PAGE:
Brenda comes in to the funeral home, where the chairs in the chapel have been arranged in a rough circle for the Corpse of the Week's funeral. There are Quakers in the chairs, too, but they aren't making any more noise than the chairs are. Brenda passes by the open doorway, marveling that there could be people in the world who don't have to be talking every minute. There's obviously no place for Nate in this environment, so she proceeds to the next room, where Maggie is talking to Nate with her hand on his arm. But they're talking really quietly, so at least he's meeting her halfway. And judging by Brenda's face, now is when she begins to think that something's up between those two. Not after they came out of the bedroom together at his birthday party, not after he invited her over for dinner for no reason, not after she called their house in the middle of the night, and not after Nate said Maggie is "better than we are," but now, when they're just standing there talking. Sometimes I think that one of the overarching themes of this show is "other people's self-absorption is the only reason we ever get away with anything."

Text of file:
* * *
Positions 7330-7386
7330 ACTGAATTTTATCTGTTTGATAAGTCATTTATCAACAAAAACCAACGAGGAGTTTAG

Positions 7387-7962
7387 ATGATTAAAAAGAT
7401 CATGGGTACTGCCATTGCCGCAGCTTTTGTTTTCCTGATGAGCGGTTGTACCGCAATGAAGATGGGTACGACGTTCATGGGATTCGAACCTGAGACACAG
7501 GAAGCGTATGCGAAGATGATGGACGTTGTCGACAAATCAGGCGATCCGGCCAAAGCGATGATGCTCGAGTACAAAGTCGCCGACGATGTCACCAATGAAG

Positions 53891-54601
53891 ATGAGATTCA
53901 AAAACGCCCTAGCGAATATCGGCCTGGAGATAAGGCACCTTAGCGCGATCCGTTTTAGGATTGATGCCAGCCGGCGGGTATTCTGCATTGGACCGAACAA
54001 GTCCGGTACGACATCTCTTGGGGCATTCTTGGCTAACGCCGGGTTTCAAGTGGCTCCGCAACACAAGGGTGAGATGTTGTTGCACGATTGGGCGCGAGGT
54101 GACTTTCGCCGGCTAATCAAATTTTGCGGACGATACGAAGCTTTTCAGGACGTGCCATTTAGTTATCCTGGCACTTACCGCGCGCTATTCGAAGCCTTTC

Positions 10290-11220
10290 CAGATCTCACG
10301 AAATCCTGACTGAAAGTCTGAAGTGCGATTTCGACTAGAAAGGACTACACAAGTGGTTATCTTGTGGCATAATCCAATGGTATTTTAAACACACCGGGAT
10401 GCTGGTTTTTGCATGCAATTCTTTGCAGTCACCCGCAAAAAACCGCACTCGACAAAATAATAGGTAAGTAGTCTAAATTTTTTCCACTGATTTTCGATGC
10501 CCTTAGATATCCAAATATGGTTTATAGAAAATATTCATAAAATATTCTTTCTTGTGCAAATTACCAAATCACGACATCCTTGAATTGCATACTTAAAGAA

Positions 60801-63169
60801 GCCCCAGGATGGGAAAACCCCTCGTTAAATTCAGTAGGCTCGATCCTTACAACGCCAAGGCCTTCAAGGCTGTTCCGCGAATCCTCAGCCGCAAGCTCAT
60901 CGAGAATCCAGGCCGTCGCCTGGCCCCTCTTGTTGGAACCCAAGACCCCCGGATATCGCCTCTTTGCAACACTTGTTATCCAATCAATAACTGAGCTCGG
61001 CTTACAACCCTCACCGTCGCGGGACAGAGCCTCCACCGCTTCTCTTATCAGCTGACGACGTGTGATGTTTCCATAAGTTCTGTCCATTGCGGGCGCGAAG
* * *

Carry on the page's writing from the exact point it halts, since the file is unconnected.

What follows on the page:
Nate and Maggie come over to greet Brenda, who frostily says hello. Maggie excuses herself to the funeral. Now that Nate's alone with his wife, he says, "Sort of a bad time, but I can talk for a second. What's up?" Way to cover up your guilt by acting like an officious prick there. ["'There'?" -- Sars] Brenda starts her big speech, about how it's come down to a choice between her marriage and her child and "it seemed reckless to risk my marriage over taking some stupid test." "Great!" says Nate happily. Idiot. First of all, we can all see that there's a giant, pregnant "but" coming, and secondly, nothing about this situation is great. One doesn't celebrate getting one's way in these circumstances, you clod. Brenda's voice rises as she continues that now that she's there, she realizes that "We've been so separate for a long time." Nate looks guilty now, not bothering to deny it. Brenda thought it was her fault, but now she thinks it's Nate. He tries to calm her down. "How can I make you feel better?" Nate says. "What do you want me to do?" Brenda tells him to just do what he wants for once in his life. "Not what you think people want or what you should do. 'Cause I don't give a fuck any more." Nate tells her to wait, but she storms out anyway, having won another glorious victory in her lifelong campaign against silence.